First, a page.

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MONTEVIDEO (Reuters) - Uruguay will issue a new benchmark bond of up to $2 billion due in 2024, the government said in an official decree on Tuesday as part of a debt buy-back program aimed at improving the South American country's credit profile.
Up to half the proceeds of the deal will be used to purchase outstanding government bonds, the decree said.
Uruguay's economy ministry gave initial price guidance of 200 basis points over comparable U.S. treasuries, according to IFR, a unit of Thomson Reuters.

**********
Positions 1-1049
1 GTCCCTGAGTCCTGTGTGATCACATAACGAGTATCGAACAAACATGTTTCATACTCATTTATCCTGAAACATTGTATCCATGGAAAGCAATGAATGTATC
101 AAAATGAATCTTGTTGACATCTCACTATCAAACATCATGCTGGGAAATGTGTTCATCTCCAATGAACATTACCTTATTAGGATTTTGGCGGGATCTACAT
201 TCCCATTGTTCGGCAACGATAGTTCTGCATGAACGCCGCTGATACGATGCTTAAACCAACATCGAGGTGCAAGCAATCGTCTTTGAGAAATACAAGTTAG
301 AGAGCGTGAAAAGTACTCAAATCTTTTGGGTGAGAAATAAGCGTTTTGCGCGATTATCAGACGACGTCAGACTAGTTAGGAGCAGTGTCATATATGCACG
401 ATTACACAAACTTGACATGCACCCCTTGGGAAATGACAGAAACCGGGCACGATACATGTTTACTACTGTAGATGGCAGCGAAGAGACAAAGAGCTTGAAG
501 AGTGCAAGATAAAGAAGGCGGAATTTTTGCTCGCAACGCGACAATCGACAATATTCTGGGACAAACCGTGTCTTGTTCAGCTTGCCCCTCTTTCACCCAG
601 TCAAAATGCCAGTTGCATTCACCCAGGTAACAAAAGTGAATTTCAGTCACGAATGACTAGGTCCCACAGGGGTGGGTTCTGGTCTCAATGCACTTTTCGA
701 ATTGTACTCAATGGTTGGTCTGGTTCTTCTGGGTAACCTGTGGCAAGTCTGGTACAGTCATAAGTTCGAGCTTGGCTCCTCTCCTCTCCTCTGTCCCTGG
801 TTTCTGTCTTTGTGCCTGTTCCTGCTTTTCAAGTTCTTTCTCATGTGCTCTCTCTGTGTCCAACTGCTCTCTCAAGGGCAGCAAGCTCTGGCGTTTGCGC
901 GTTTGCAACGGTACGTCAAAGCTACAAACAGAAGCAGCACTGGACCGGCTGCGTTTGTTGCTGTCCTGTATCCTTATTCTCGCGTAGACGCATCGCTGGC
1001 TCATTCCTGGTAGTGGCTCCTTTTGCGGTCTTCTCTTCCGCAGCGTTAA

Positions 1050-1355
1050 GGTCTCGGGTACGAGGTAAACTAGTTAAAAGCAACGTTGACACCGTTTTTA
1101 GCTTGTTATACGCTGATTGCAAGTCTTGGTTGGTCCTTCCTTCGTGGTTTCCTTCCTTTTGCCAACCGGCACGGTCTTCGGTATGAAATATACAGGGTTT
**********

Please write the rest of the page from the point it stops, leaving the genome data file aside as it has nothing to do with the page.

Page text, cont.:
The ministry's debt director, Azucena Arbeleche, told Reuters that results of the sale, managed by HSBC and Deutsche Bank, would be announced on Wednesday.
Uruguay's outstanding bonds include $166.8 million in 2015 debt paying interest of 7.15 percent, $96 million of 2017 bonds paying 9.25 percent, $1.23 billion in 2022 bonds paying 8 percent and $391.9 million in 2025 bonds paying 6.875 percent.
In November of last year, the South American country sold $500 million in 2045 global bonds at a yield of 4.125 percent, as part of a debt liability operation that included a swap for shorter-dated paper and cash buy-back's.
(Reporting by Felipe Llambias Writing by Hugh Bronstein; Editing by James Dalgleish and Andrew Hay)